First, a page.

The world of a child is filled with flashes of unbridled excitement and moments of pure joy. Photographer Scott Alario has spent his photographic career capturing these moments and using them to build fantasy worlds for his family to inhabit—he creates visual fairy tales with a large format camera. While he has most often shot in black and white, giving his whimsical scenes a sense of parental seriousness, his latest work is a vivid, technicolor depiction of everyday magic in the life of a young and growing family.
Ecstatic Consumption, on display through May 1st, is Alario’s second show with the Kristen Lorello Gallery on New York City’s Lower East Side, and his first using a tri-color separation process that he began experimenting with alongside his students at Alfred University, where he is a visiting faculty member in the drawing, painting, and photography department.
“Teaching played a big role in this work,” Alario says. “I wanted to challenge students to think about alternative processes and color separation processes in contemporary ways.” As willing to take up that challenge as he was to give it, Alario applied the process to his familiar, yet constantly evolving subjects—his 8 year old daughter Elska, and his 2 year old son Marco.
“My process has always been slow, but my subjects are always really fast, so I was thinking a lot about how photography as a single image can’t fully extrapolate on more than it’s showing us in one frame,” Alario says. In his early experiments with the three color separation process, he would actually shoot the same subject on three sheets of black and white film, using a different color filter over his lens for each exposure. This analog approach proved to be too slow to capture the constant motion or his subjects, so he made the leap to digital.
“Shooting with a digital camera was a big shift for me, since I’ve always been so analog, but it allowed me to work really fast,” Alario says. “I also don’t think I would’ve been able to capture certain things on film, like the dappled sunlight or the weird, unexpected color overlaps that started coming through as I learned more about how different color channels work in a digital space.”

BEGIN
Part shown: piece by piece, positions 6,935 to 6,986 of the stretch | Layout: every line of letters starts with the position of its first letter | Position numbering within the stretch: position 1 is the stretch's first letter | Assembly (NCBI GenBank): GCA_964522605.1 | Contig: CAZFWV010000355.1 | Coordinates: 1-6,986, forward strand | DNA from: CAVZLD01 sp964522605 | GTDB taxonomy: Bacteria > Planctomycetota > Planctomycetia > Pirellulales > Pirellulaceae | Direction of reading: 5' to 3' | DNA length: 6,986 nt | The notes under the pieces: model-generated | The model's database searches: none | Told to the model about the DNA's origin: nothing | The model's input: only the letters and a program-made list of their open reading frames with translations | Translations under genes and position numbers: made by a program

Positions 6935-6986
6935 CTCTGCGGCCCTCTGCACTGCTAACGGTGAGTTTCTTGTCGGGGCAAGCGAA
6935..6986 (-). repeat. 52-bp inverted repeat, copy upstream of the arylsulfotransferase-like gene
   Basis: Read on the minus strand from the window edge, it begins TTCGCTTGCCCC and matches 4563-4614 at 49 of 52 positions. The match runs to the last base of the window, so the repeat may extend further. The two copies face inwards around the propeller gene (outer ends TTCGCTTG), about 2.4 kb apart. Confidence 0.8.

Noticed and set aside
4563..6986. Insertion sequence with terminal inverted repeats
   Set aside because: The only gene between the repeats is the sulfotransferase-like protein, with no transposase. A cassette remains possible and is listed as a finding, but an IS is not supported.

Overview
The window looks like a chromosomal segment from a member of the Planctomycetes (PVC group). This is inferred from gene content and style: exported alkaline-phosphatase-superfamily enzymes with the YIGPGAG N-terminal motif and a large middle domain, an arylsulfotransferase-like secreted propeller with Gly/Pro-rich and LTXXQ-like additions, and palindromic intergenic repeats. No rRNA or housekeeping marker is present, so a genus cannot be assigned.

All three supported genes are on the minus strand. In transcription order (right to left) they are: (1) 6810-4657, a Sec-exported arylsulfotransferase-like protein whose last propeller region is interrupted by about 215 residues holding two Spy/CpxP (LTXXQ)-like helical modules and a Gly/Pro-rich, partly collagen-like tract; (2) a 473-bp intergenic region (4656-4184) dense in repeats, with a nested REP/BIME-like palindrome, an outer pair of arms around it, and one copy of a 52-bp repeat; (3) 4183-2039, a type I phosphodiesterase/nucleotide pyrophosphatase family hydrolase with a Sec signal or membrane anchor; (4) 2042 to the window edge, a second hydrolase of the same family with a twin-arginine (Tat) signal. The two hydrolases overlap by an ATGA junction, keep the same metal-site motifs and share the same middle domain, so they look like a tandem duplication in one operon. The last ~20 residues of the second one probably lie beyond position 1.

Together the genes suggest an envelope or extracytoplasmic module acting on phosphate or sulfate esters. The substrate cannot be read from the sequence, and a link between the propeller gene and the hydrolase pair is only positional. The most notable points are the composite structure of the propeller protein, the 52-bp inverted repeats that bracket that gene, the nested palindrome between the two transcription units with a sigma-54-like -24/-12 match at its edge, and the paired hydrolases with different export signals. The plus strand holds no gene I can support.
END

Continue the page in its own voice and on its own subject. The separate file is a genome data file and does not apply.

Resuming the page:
In refining his process, Alario drew inspiration from the printmaking community in Providence, Rhode Island, where he and his family have lived for the better part of the last decade. A graduate of the Rhode Island School of Design’s MFA photography program, Alario wanted to add a sense of playful recklessness to his work, and looked to the psychedelic, neon-drenched silkscreen prints by members of the now-legendary Fort Thunder arts collective.
“When I think about Providence, I definitely think about Fort Thunder and the big screenprinting scene there, and how playful and colorful that was, but I was never really able to bring that into my own work,” Alario says. “It’s funny how the black and white work can sometimes read as dark or creepy, but I’ve definitely lightened up a lot, and the work has brightened up because of it.”
The quiet fantasy Alario created in his earlier black and white work is amplified in the freeze-frame, multi-colored, triple exposures of Ecstatic Consumption. Images of his daughter, her head thrown back and her arms raised in gleeful response to a My Little Pony cartoon, and flame-like rainbows rising from a steaming fork flecked with star-shaped pasta, shows a different kind of fantasy—one that Alario no longer needs to imagine for his family, because it’s already there. The magic is not manufactured, but on constant display in the playthings and fascinations that captivate them all. The everyday worlds that his children build in their own imaginations are worlds Alario and his wife, artist Marguerite Keyes, inhabit too.
“I feel like I really got it right with the photo of Elska watching My Little Pony. The color separations make her look like this three headed beast, but it’s also this moment of childish ecstasy that’s really intense and beautiful,” Alario says. “I do feel like I live in a kind of fantasy world now, in this bubble, but I’m still really rooted in this tradition of the photographic image being a window and representing the world, but it can be looser and more poetic too, and I’m seeing those possibilities now.”